Dumplings are good, Japanese dumplings or Gyoza are amazing. They are related to their Chinese counterparts, but are quite different. The skins are very thin and one side is crispy while the rest are tender. The filling, while simple, is packed with flavor. I learned how to make these little beauties about a year ago and then realized that they could be made in the RV without much trouble. Since they cook in a single skillet, they are even easy to clean up. It's even easier now that thin wonton skins are available at most mega marts. Here's how:

The Assembly Line!
First, the filling needs to be prepped in a large bowl. Larger bowl equals more Gyoza which, in turn, equals more enjoyment! Besides, these freeze REALLY well, so well they can be cooked directly from the freezer and brought to the table. More on that later. You will need: 1 pound of ground pork, about 1/3 head of green cabbage, some fresh ginger, about 4 cloves of garlic, some chives (well, really a Japanese herb called Nira but chives work too) and some chicken soup base (Japanese Torigawa if you are being precise), a splash of Sake (Japanese rice wine), a drop or two of good soy sauce, a dash or two of White pepper and salt to taste. I add 2 teaspoons of corn starch as a thickener.

This Picture Gives You An Idea On How To Fold Properly
Place the meat in a large bowl, add grated ginger and finely grated garlic. Add 2 teaspoons Torigawa soup base, the pepper and salt. Chop half a bunch of Nira (chives) into 1/8 inch pieces, discarding the very tops and bottoms. Finely chop the cabbage and mix in. The mixture should be uniform in texture. Believe me this will all be worth it!



Yes. You can eat them right away!
Now you take the skins -- I prefer the smaller size and the thinner the better (do not use Chinese wonton skins, they are really too thick) -- and set up a workstation. You'll need the pre-prepared mixture and a small bowl of water to moisten one edge of the skin to seal. Begin by scooping a small amount of your filling (it should cover the center of the wonton skin with at least an inch all the way around the outside edge of the wonton skin.) Tap your finger in the water and go over the edge of the skin on one side then fold over. Here's where it gets tricky. You need to fold over the edge every half inch or so back onto itself so you get a nice seal with even folds. Look at the picture -- it is way better than the description! Now do this 50 more times, as you can get 50 small Gyoza from 1 pound of ground pork mixture.  You could also use Chicken or Shrimp or just the vegetables if that's what you'd like.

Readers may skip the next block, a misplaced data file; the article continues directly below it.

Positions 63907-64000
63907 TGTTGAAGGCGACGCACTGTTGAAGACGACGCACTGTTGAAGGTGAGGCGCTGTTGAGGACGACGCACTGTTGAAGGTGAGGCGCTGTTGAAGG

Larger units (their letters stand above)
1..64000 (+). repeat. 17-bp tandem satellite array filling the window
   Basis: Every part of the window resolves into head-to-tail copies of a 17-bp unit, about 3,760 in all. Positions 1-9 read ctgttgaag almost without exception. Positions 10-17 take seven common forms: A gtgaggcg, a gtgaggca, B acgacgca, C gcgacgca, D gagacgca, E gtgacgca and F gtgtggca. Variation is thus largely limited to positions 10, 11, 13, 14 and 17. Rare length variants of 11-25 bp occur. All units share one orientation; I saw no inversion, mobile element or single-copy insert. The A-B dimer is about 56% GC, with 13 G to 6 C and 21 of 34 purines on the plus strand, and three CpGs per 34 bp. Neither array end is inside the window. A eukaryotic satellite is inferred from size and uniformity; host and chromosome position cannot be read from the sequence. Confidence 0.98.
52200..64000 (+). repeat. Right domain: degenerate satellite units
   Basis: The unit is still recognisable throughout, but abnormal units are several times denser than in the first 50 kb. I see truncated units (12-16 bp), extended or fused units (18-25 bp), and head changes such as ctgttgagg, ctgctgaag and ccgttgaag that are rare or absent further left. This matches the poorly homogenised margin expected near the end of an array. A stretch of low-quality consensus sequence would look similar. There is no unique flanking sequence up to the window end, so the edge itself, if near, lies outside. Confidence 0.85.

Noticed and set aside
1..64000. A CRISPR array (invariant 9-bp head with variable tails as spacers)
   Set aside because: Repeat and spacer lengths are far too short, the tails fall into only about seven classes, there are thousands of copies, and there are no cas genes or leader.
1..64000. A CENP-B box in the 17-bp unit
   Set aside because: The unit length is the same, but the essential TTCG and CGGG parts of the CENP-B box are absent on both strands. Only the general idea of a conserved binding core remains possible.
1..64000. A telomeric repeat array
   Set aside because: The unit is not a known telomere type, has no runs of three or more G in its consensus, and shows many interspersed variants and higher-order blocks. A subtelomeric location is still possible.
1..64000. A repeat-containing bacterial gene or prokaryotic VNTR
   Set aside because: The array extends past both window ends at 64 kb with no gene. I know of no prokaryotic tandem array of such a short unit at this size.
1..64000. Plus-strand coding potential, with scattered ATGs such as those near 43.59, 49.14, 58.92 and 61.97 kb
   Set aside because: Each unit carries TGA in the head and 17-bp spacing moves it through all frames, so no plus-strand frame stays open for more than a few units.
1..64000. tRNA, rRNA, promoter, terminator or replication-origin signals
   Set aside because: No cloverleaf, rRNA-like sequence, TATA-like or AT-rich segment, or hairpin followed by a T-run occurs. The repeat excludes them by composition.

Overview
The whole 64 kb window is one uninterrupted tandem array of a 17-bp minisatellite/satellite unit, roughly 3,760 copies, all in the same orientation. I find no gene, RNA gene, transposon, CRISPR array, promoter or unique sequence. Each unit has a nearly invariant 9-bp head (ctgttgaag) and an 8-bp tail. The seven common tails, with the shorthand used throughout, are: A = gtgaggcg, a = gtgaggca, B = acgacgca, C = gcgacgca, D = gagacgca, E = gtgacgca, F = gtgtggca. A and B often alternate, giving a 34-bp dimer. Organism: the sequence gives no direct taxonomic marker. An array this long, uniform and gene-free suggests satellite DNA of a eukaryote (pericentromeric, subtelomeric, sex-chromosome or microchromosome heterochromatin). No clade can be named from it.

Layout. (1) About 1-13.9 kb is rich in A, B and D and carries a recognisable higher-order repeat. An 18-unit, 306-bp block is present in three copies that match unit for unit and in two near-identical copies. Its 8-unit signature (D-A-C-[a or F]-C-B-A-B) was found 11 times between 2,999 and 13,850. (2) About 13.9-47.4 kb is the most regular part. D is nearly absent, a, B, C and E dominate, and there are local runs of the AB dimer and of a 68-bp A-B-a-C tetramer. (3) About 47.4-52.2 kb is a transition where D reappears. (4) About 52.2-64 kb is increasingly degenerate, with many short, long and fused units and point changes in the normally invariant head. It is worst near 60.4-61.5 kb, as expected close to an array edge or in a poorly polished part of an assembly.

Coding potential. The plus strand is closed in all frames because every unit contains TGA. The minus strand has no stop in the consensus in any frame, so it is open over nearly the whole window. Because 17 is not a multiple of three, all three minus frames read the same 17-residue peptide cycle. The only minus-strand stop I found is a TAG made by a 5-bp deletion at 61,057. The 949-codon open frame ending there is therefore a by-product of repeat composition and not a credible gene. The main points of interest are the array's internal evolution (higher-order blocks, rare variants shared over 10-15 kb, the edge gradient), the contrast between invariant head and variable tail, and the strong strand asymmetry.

They REALLY Freeze And Travel Well!
At this point you could place them on a plate with space between each one and freeze. Once solid drop them in a zip top bag or bags and use whenever you like. Mine don't usually last that long! On to cooking. Take a skillet large enough for the number you wish to cook and add enough oil to thinly coat the bottom. Heat up the oil and add the Gyoza folded side UP into the sizzling oil. Turn down the heat to medium high and cook until the bottom is golden brown and delicious. Then add enough water to come about 1/4 inch up the side of the pan and cover. The steam will finish the cooking process. You should run out of water when they are done. You may have to adjust the amount accordingly or just drain. Too much water will give you soggy, but still tasty Gyoza! Even the failed experiments are delicious! When done, remove from heat and place in a row on a serving plate. What about a dipping sauce? Well, that's easy! Just mix good quality soy sauce, rice wine vinegar and hot Chili oil to taste. YUM!

It all sounds complicated, but isn't. AND it's lots of fun to do around a table with friends with or without adult beverages!!

Be Seeing You...Down The Road,

Rich "The Wanderman"
www.thewanderman.com

##RVT801